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Planting - You can plant at any time of the year. First select an area you wish to plant, spade the area nice and deep. When digging holes for plants, dig deeper than needed for the plant and put some old manure or leaf mulch in the bottom along with some loose soil over that to cover it. Then plant your Hellebore and water in well. Hellebores do need shade in summer but do try to avoid planting them in very dense permanently shaded positions. They will grow and flower more prolifically if they get good light in the cooler months.

Feeding - A covering of leaf mulch and old manure is of great benefit. I also give them a good sprinkle of 8/9 month Osmocote as this gives the plant a balanced diet during the growing season. For a good crop of flowers, give them a good feed of anything low in nitrogen in late summer as this encourages flower production.
Leaf Maintenance - Their leaves do get ratty and sometimes get some black spots. I cut these off, or cut all of the leaves off in late summer, around when you fertilize them with a low nitrogen fertilizer.
Water - Do not over water your plants. If in summer they should get droopy, give them a good drink and keep them well mulched.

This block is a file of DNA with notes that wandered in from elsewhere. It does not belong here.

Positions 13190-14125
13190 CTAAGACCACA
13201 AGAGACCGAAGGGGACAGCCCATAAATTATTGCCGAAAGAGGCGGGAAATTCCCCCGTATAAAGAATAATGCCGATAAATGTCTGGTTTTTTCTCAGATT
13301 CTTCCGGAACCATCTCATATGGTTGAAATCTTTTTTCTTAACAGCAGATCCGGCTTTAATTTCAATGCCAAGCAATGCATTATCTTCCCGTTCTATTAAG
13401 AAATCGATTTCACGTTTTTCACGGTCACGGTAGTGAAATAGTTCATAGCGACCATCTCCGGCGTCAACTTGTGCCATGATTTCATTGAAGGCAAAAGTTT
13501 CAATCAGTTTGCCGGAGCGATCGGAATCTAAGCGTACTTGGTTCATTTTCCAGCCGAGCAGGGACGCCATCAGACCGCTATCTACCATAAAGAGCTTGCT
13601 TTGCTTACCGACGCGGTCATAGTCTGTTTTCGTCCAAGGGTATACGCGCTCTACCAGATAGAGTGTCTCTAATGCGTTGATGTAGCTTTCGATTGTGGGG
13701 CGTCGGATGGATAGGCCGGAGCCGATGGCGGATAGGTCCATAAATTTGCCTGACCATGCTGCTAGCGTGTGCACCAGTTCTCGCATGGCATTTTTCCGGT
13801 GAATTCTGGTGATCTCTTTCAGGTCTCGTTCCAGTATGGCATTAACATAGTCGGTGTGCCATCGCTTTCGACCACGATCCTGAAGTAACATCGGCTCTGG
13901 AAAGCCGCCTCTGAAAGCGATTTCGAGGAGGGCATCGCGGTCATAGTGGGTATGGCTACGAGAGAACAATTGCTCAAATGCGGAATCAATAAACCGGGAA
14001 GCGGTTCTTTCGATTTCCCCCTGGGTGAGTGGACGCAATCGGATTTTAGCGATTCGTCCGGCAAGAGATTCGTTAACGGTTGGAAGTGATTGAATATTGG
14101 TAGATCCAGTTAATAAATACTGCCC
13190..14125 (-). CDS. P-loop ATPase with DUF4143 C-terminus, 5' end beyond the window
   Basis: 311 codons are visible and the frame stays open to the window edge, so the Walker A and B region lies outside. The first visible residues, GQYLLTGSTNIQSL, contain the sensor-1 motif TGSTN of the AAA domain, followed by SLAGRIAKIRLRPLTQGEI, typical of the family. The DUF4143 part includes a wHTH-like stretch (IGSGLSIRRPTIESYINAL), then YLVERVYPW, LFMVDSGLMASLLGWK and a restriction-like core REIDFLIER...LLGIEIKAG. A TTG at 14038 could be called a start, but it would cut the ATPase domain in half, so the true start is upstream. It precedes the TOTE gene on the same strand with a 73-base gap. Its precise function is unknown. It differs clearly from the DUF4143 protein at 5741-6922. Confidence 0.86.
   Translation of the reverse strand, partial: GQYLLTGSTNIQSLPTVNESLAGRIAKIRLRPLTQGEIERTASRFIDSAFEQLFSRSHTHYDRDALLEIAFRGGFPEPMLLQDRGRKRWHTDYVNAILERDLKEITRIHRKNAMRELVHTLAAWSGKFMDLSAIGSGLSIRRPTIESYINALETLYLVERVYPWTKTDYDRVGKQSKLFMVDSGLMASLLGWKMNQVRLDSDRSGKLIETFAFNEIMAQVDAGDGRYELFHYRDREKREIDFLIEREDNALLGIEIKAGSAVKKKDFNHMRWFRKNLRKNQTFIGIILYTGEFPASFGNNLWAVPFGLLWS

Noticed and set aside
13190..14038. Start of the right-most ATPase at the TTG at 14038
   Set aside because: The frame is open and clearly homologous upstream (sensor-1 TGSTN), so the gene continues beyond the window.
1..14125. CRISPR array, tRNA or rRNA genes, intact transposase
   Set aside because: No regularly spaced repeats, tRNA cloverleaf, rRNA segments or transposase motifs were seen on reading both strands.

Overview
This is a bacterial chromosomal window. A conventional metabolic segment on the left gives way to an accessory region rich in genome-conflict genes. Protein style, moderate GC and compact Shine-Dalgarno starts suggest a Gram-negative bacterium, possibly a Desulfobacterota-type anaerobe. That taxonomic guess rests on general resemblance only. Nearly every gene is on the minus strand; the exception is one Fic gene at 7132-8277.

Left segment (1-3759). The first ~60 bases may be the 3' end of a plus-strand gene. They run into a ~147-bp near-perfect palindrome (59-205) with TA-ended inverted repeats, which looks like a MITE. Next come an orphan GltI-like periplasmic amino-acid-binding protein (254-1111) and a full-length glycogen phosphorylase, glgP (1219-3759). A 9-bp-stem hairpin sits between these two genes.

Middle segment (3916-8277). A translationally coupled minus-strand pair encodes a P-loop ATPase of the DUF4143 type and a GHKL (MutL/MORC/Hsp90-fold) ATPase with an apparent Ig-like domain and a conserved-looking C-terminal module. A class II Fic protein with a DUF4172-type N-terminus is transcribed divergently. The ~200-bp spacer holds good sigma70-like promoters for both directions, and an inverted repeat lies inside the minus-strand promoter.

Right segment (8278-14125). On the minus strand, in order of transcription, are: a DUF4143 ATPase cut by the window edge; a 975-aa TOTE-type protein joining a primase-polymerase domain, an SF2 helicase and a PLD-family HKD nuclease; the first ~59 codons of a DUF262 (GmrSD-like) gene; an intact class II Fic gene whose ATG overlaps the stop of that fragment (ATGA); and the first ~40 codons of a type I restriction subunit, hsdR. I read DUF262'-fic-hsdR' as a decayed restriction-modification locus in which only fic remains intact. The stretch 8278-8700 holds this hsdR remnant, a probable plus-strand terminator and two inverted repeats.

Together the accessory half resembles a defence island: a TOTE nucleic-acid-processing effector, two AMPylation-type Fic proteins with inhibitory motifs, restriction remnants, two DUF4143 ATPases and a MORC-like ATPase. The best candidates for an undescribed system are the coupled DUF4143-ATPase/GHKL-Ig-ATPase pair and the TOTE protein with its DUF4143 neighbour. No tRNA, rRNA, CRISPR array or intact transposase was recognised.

Pests - The Helleborus has relatively few problems. Aphids can be a problem in spring and early summer. You can spray for that but I find as I cut my plants back anyway they do no damage to next years flowers. Snails and slugs can be a nuisance in the early part of budding and flowering. Use any brand of pellet or liquid to deal with these.
About Hellebores - Hellebores are also known as the Winter rose, English winter rose, Christmas rose or even the Lenten Rose. They originate from central and southern Europe but have also been found in the Himalayas and Asia. Hellebores are found if a wide range of areas but prefer semi shaded conditions such as at the edges of deciduous woodland.

The genus Hellebore falls under the Ranunculaceae family, and there are about 17 different species of Helleborus.